A Manzanilla Manifesto

As the United Kingdom remains gripped by referendum fever (or should that be referendum fear?) a very different kind of vote took place in L’Atitude 51 last Wednesday.

The question was simple: What drink goes best with sushi?


Having consciously excluded Sake, the contenders were Cider, Champagne, Natural Wine, Sherry and Beer. A range of sushi was prepared by Takashi Miyazaki and the people of Cork came out in force to exercise their franchise.

The vote itself was not without controversy however. Amidst light-hearted allegations of bribery levied against the natural wine camp (the eventual winners with an admittedly delicious Sauvignon Blanc from Alexandre Bain – check out this report from Billy Lyons), a scurrilous charge was also levied against Sherry – that including two wines (Manzanilla La Guita and Williams & Humbert Amontillado Don Zoilo) amounted to no more than vinous gerrymandering.

“Not so fast”, I countered.

There’s been a robust discussion on social media recently about the merits of the term ‘sherry’ and whether it should be cast aside in favour of alternatives which might better reflect its position as one of the world’s finest wines. This discussion should not be confused with the debate regarding Manzanilla’s standing however.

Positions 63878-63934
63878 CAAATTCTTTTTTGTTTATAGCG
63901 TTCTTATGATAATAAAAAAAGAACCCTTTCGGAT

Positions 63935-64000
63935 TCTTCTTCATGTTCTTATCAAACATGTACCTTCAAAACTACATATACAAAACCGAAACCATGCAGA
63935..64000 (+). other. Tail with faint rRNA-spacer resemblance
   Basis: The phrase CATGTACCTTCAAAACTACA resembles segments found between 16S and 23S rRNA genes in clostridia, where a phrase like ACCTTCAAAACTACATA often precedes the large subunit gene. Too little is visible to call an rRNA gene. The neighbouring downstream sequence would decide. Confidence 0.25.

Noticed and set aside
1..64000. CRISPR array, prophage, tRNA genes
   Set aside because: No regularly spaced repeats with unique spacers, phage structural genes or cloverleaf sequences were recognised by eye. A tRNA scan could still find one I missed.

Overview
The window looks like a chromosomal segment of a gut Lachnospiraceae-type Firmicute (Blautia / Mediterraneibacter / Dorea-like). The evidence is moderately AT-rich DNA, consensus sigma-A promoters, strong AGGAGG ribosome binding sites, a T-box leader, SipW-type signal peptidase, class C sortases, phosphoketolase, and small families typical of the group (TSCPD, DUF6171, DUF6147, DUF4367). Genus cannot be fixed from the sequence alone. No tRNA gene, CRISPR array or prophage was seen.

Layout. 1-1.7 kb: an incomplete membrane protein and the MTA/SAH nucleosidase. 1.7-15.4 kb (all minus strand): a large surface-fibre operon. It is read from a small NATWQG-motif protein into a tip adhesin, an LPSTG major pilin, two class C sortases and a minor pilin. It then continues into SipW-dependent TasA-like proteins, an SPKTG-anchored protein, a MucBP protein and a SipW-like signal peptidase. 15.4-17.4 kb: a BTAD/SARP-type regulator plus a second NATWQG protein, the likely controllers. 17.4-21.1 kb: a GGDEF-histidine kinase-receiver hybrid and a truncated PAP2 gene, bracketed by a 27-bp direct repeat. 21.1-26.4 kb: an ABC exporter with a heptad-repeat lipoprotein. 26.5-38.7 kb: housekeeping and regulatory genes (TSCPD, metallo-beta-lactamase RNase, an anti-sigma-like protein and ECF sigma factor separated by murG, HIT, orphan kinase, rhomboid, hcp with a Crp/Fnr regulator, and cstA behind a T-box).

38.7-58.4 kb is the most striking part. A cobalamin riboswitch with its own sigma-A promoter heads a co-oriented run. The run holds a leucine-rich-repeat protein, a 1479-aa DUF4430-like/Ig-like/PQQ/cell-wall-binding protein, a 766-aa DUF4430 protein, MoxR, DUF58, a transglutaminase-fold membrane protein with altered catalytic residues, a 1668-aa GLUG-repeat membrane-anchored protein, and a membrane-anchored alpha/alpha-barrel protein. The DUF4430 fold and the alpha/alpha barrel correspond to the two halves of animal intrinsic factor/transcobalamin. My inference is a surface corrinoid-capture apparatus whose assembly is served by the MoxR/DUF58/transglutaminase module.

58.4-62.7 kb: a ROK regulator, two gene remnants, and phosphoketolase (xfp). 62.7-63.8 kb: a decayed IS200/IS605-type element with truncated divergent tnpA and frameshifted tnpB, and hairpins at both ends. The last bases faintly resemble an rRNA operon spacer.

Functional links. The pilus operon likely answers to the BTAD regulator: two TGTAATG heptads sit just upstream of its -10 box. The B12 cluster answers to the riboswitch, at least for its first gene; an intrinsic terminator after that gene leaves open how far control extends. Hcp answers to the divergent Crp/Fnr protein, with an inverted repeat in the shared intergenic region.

As noted by Christopher Fielden and Javier Hidalgo in their book on Manzanilla:

there is no general agreement as to whether Manzanilla is just another type of sherry or whether it is a distinct wine in its own right, with a separate character. Whatever may be the reply to this question, it is important that it is not ignored, for, in the first case, if it is just another sherry, with a distinct background and upbringing, as demanded by law.”

The regulations of the Denominación de Origen Jerez-Xérès-Sherry y Manzanilla – Sanlúcar de Barrameda were published in 1964 formally giving Manzanilla its own DO. However, through laziness rather than ignorance (and I levy this charge against myself too), Manzanilla and Fino continue to be intermingled both in print and practice.

Describing Manzanilla as ‘Fino’s brother from another mother’ is an example of the dumbification of this unique wine. Moreover, it’s a misnomer because Fino and Manzanilla can often share the same mother (the vines) but just end up growing up in different neighbourhoods (the ageing cellars).

In Ireland, we’ve been known to re-run elections when we don’t like the result, so I’ve already started the campaign for ‘Sushi Off 2’. Improved vote management and a formal Manzanilla manifesto may be required…